In an interview with the Kyiv Post, Wuerth said she believes that the ultimate result of this will be the “significant depletion of the frozen assets that might be available to Ukrainians who have been harmed.”

Another consideration likely to be crossing Blinken’s mind is that the designation would “end diplomatic relations” between the US and Russia, according to the Spokeswoman of the Russian Ministry of Foreign Affairs last week.

A senior advisor for the International Crisis Group, Brian Finucane, who has recently been engaged in the US State Department’s counterrorism and military work, told the New York Times that for “diplomacy, it’s not practical to designate a state with which the U.S. has a multifaceted relationship.”

If the US and Russia were to end diplomatic relations, it means more than just shuttering the US Embassy in Moscow. 

The American Embassy engages in not just diplomatic affairs, but also has people engaged in the service of American intelligence. It could be argued that ending diplomatic relations, which would thereby remove official diplomatic cover for US intelligence operators in Moscow, right now, does not help Ukraine. Rather, it is precisely now that Ukraine needs more US intelligence, not less.


It is uncertain how the United States, who vis a vis international development banks, are owed massive amounts of loan repayments for monies given to Russia over the past thirty years, would be able to get that back from the “state sponsor of terrorism.” Would SST designation cancel out Russia’s debts to the US?

Food exports from Russia have not been sanctioned by the West. Wuerth agrees with reports that the reasoning is simple: Sanctions are to punish Russia, not starve nations that have no other recourse from where to buy food for its citizens. A hungry country can easily become a politically volatile nation, which could produce dramatic unintended consequences across the Arab world, Africa, and Asia, that could severely damage US and European interests. A disaster in another country could also divert attention and the amount of donors’ funds available for Ukraine.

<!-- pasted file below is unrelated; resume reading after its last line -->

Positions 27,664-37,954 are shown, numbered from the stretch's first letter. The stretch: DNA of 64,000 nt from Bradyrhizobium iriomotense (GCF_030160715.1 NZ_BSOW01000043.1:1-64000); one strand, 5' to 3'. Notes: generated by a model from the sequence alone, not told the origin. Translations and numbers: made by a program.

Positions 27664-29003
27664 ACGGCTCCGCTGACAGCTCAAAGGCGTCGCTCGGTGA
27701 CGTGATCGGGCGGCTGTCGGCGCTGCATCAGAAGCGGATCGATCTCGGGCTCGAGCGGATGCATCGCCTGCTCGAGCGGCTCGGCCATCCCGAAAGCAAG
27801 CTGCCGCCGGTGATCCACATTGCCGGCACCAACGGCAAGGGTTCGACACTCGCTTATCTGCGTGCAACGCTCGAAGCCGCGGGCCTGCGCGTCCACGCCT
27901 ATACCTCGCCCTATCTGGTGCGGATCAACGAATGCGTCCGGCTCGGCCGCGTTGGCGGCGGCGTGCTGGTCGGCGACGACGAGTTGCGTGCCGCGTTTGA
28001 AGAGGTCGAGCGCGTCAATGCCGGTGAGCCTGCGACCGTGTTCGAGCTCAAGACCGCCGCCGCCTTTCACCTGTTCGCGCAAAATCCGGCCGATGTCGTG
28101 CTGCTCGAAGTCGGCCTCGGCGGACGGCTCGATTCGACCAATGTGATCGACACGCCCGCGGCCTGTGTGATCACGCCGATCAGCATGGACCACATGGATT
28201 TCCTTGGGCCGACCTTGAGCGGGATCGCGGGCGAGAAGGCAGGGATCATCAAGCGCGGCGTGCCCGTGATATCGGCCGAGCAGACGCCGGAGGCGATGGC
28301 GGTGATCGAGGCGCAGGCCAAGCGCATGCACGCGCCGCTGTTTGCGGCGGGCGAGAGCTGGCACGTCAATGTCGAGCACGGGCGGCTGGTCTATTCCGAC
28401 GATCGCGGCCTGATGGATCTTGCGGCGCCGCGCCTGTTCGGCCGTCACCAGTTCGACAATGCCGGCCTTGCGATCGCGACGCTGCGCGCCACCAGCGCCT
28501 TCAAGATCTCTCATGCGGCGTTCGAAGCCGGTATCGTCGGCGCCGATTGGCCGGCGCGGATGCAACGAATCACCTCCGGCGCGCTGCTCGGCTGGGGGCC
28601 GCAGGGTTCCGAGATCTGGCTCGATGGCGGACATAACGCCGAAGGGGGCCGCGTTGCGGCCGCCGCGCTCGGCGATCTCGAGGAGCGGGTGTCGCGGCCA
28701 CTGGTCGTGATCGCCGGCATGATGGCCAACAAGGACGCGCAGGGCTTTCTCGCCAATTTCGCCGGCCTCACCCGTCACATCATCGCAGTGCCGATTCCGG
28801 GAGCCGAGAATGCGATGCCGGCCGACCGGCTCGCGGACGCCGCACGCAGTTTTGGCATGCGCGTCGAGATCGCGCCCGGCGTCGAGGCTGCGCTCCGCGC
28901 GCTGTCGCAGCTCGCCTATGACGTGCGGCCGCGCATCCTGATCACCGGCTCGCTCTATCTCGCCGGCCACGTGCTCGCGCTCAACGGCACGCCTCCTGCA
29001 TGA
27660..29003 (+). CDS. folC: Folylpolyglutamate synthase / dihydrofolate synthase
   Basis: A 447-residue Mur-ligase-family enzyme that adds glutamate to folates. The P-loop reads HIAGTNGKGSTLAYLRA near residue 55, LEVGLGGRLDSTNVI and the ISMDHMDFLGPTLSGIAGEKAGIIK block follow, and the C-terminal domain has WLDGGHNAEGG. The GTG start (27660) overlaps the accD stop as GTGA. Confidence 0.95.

Wuerth continues that “those who call for SST designation have not explained the effect that the designation would have on other countries and how it might erode support for US and European interests.”

Why would some oppose adding Russia to the State Sponsors of Terrorism list?

Wuerth makes clear that she thinks that “the United States should impose more sanctions on Russia, but they should be tailored for Russia, to do the maximum harm to the Russian war effort.” However, the “SST designation is a headline-grabbing solution that sounds good, but it would be far better to identify the specific sanctions that would be most effective and impose those immediately.”


It seems those who oppose adding Russia to the SST are looking past “hashtag politics”, and perhaps trying to find the best solutions to help Ukraine.


The views expressed in this article are the author’s and not necessarily those of the Kyiv Post.